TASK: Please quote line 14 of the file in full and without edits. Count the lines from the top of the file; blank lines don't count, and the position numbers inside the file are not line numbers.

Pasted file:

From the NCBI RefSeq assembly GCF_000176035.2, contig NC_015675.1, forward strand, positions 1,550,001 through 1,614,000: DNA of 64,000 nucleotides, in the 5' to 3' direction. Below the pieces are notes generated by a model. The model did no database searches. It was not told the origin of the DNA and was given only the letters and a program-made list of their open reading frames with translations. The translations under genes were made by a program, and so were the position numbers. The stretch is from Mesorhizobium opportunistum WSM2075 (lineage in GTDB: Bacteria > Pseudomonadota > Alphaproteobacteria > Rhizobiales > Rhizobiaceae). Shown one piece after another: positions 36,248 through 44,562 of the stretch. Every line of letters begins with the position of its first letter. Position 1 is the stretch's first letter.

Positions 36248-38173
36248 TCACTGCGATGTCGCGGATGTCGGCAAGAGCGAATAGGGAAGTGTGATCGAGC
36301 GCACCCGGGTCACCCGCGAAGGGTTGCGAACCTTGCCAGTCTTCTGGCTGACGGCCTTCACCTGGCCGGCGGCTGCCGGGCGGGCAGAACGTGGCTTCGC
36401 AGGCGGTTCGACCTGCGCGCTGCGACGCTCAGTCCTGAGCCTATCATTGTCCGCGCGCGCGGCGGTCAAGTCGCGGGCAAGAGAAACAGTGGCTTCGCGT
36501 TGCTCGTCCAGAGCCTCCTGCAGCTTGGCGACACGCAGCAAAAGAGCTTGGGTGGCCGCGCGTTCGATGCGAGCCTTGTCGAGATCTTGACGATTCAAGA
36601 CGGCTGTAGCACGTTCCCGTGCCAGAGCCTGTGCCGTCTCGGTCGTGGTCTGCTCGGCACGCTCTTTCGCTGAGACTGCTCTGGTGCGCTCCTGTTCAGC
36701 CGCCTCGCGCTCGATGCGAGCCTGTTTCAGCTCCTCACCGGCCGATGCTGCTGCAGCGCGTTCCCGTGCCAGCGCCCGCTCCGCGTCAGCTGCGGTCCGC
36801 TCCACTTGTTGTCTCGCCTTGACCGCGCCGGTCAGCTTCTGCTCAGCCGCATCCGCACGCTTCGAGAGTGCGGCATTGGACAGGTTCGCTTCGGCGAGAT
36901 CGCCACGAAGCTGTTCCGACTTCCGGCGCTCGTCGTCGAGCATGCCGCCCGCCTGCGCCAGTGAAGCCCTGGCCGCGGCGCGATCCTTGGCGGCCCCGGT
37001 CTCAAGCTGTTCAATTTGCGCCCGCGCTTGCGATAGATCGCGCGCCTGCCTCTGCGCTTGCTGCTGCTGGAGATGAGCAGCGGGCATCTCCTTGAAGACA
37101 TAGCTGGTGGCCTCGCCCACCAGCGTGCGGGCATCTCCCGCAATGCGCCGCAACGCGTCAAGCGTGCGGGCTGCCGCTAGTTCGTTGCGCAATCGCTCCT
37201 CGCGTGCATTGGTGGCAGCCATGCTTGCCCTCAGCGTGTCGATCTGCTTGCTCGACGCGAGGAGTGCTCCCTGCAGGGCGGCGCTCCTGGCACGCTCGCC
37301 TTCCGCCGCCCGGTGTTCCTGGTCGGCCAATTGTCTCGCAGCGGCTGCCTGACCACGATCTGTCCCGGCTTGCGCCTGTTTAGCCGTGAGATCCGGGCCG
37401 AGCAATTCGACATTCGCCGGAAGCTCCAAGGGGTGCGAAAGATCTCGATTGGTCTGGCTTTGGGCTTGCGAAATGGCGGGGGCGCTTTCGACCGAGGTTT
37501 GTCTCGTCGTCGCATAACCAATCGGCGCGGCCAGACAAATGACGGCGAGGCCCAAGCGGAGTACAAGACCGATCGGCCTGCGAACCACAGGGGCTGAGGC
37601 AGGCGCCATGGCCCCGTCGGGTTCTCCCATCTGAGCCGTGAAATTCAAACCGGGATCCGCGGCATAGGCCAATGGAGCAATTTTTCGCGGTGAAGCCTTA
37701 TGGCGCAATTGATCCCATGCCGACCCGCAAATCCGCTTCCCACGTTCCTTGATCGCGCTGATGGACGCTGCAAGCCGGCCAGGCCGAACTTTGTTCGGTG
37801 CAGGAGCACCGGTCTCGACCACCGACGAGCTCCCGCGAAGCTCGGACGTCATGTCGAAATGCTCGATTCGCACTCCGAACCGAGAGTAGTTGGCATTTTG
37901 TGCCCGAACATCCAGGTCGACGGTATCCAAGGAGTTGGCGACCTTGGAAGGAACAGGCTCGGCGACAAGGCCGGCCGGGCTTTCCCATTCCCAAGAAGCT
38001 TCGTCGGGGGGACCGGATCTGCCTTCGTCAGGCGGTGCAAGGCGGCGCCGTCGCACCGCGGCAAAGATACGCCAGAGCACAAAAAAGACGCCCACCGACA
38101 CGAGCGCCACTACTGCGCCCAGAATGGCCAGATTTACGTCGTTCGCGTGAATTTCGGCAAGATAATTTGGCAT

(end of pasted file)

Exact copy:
37301 TTCCGCCGCCCGGTGTTCCTGGTCGGCCAATTGTCTCGCAGCGGCTGCCTGACCACGATCTGTCCCGGCTTGCGCCTGTTTAGCCGTGAGATCCGGGCCG